Journalist Charlene Smith looks back at the lessons she has learned and taught others about survival over the past ten years.
Ten years ago on April 1, journalist Charlene Smith was raped and stabbed in her home, seven days later her account of that event appeared in Mail & Guardian and signalled the start of what would become a global campaign to ensure better care and treatment for rape survivors. She looks back
Our greatest teachers don’t look the way we imagine them, their lessons aren’t like those in universities, they come dressed as tumours, car accidents, a criminal, and in my case, a knife-wielding rapist.
No one likes to be known as a rape survivor, a widower, a person infected with HIV. They’re all terms that engender pity and often awkwardness. I was often told I was “brave” for speaking out, for refusing to bow when then president Thabo Mbeki attacked me after I called for greater access to treatment and care for those raped or with HIV and for convictions of criminals. My positions led to Mbeki effectively cowing some newspaper editors into refusing to carry my articles about rape or HIV.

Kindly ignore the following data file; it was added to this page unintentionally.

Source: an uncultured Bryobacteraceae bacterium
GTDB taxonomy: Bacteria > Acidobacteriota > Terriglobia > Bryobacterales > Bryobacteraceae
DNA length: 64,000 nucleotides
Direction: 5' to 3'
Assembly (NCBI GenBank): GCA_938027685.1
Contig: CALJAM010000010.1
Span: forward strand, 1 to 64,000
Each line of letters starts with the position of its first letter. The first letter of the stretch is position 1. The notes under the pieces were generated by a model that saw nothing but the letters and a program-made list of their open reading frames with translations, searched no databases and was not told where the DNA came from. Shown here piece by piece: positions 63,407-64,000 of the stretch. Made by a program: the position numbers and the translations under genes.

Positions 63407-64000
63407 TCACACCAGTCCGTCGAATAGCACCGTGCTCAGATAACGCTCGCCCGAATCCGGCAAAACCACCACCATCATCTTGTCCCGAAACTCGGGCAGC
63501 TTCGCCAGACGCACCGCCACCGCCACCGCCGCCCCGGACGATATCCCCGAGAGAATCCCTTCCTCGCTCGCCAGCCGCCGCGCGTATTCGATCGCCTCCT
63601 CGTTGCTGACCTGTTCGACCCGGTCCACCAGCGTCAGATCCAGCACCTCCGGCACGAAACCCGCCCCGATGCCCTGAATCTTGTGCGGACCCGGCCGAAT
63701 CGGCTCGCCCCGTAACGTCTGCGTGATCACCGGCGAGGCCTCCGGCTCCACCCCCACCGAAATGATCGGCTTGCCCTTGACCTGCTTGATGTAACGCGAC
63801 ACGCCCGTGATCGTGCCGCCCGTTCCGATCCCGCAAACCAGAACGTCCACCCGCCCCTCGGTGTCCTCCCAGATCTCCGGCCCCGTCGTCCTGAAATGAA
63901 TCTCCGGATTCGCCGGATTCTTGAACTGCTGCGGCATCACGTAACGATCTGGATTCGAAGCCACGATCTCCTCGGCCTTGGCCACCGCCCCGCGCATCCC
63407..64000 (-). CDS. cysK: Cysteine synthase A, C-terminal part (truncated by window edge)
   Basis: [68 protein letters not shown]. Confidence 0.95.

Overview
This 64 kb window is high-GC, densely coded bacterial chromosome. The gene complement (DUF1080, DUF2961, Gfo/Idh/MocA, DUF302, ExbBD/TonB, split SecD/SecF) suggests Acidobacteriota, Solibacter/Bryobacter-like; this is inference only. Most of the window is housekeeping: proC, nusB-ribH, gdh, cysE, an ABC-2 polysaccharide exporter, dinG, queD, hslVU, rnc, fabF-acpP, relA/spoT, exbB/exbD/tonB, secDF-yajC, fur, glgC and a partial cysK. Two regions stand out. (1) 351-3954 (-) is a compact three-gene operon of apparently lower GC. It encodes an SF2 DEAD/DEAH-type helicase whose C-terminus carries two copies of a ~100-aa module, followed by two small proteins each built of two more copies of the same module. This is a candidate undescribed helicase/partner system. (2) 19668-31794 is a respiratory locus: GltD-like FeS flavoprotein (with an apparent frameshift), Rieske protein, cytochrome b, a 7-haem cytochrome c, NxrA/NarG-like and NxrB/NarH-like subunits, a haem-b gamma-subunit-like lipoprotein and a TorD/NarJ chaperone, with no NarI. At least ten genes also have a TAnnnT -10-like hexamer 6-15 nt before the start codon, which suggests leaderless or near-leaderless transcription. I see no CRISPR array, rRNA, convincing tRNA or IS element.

But those financial losses—serious for a single parent with no maintenance—led me into media consulting and again I learned that if we refuse to crumble when others try to harm us, behind them we find a great door with remarkable new opportunities.
I shake my head when some say, “you’re so brave”. There is no bravery in survival, no courage in values, nothing extraordinary about determination, we only think it is so, because we have become so careless about the importance of life-enhancing achievement.
My campaigns after I was raped led to global changes in research, laws, rape treatment and care, especially driving post-exposure prophylaxis to prevent HIV in those raped. It reached as high as the World Health Organisation and Centers for Disease Control in the United States. I’ve counselled thousands (at no financial gain) who have experienced severe trauma or who have HIV or Aids. One person can truly make a difference but only when enough others care to support that individual.